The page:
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July 16, 2007
With the passage of energy legislation in both the House and Senate, Congress has embarked on its latest effort to root out the alleged oil industry conspiracy that makes filling up the family SUV a $75 experience. Amidst charges of "price manipulation," both the House and the Senate have Anti-Price Gouging legislation that is supposed to send oil industry executives to jail for ten years for charging prices that are "unconscionably excessive" or take "unfair advantage" of "energy emergency" conditions. Lawyers and judges likely will spend years pondering the meaning of these words, and it is entirely unclear whether anyone ever will go to jail or pay a fine for such vaguely defined conduct. However, for Representative Bart Stupak (D-MI), the author of the House bill, it's an easy proposition. Price gouging, he explains, is just like the (in)famous definition of pornography, in that "consumers know it when they see it." And, after all, who will pity those well-paid oil executives if, despite not happening to see it the same way, they end up making license plates.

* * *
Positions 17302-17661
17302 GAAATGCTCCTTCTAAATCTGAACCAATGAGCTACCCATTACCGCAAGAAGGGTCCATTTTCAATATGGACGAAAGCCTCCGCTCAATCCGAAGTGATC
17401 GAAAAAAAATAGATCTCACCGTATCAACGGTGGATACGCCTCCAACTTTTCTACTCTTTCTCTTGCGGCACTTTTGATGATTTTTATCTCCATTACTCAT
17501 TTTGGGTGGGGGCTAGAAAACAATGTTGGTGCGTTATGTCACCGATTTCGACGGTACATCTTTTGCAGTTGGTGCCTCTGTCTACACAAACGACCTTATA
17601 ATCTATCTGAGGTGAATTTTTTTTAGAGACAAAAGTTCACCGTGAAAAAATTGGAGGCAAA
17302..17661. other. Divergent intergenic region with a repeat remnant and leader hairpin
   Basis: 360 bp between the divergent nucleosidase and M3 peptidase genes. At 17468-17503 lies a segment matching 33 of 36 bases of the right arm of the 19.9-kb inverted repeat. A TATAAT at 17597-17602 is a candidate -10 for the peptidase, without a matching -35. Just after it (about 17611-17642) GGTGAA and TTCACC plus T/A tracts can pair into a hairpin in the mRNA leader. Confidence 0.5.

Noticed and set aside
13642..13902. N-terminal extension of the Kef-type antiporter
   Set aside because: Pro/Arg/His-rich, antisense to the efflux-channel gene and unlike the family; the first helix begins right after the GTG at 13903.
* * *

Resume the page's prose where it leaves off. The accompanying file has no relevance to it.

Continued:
Click Here to read the complete editorial by Sutherland Energy and Environmental Practices Chair Peter Rodgers.
Fro more information regarding the proposed Anti-Price Gouging legislation and other energy legislation in the 110th Congress, please contact:
Peter H. Rodgers
Dena E. Wiggins